Now that you've chosen your narrator, or narrators, what voice will he/she/they use: first, second, or third person? Second person is not used in novels, so it is really a choice between first or third. This will partly be determined by your own preferred writing style, and partly be convention. If your story is young adult, the most common voice is "I"; if it's romance, mystery, or science fiction, the most common voice is he/she. Regardless of which you choose, the story must be told from the point of view of one character; or at least, one character at a time. If you have chosen to have multiple narrators, in order to portray multiple points of view, it is best to devote different chapters to each different narrator, and stick to that narrator's point of view withing his/her chapter.
First person narration is best for emotional impact. In first person, the author disappears; there is no narrative barrier between the reader and the character speaking. In third person, even though the narrator's thoughts are still recorded, a slight distance between the reader and the narrator is maintained by the use of "he/she" rather than "I". That distance makes it easier for the reader to evaluate the reliability of what the narrator is saying, to maintain a slight intellectual distance from the character narrating the story.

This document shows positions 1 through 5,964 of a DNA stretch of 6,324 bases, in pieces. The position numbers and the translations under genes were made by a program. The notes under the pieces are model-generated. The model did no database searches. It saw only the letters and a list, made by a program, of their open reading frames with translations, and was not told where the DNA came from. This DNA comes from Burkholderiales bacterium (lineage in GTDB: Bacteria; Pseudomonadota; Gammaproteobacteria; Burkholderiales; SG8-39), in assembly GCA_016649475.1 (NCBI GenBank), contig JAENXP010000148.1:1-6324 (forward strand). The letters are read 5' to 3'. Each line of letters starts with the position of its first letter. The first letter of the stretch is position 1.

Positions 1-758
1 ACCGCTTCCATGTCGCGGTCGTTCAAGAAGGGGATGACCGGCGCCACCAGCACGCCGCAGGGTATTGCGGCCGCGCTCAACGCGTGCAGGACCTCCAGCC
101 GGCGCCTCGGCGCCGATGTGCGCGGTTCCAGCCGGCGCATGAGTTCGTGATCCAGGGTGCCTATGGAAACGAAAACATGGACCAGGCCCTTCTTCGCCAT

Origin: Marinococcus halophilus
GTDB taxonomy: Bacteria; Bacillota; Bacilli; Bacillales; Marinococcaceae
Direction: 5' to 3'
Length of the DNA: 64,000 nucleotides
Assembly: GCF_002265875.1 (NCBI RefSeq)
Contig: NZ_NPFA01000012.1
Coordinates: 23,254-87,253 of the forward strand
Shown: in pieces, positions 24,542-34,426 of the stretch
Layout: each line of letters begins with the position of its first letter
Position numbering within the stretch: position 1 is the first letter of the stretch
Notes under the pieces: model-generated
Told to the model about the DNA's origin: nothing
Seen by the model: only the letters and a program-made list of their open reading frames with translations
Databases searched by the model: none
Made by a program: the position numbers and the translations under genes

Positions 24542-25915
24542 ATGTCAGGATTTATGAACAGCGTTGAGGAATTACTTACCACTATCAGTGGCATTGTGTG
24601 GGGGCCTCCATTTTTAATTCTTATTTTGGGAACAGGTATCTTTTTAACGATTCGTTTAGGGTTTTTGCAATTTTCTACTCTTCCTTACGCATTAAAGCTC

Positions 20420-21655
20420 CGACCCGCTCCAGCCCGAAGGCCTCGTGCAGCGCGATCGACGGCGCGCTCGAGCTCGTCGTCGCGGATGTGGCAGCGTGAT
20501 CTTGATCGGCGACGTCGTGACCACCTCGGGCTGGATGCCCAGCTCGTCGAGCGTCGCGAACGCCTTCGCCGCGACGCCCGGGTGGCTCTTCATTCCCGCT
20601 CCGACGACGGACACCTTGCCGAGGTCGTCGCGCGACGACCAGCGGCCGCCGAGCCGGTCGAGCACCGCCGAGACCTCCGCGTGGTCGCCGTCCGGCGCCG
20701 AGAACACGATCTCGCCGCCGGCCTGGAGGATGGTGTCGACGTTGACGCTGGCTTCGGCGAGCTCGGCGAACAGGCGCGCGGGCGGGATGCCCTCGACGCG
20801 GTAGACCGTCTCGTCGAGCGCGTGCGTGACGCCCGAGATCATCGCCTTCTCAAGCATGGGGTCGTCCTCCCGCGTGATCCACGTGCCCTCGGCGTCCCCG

1. Will you write your story in first or third person? Why?
Your next decision is whether to write your story in past tense or present tense. Present tense can be more difficult to maintain, and may be less familiar to your readers, depending on the genre. It does increase the urgency and immediacy of the action, however - the reader is right there with the characters as the plot is unfolding, not hearing about it afterwards. Use of the present tense also increases the suspense - in past tense, the narrator obviously survived, but in present tense, he/she might not.
2. Will you write your story in the past or the present tense? Why is this the best way to tell this story?
See you tomorrow!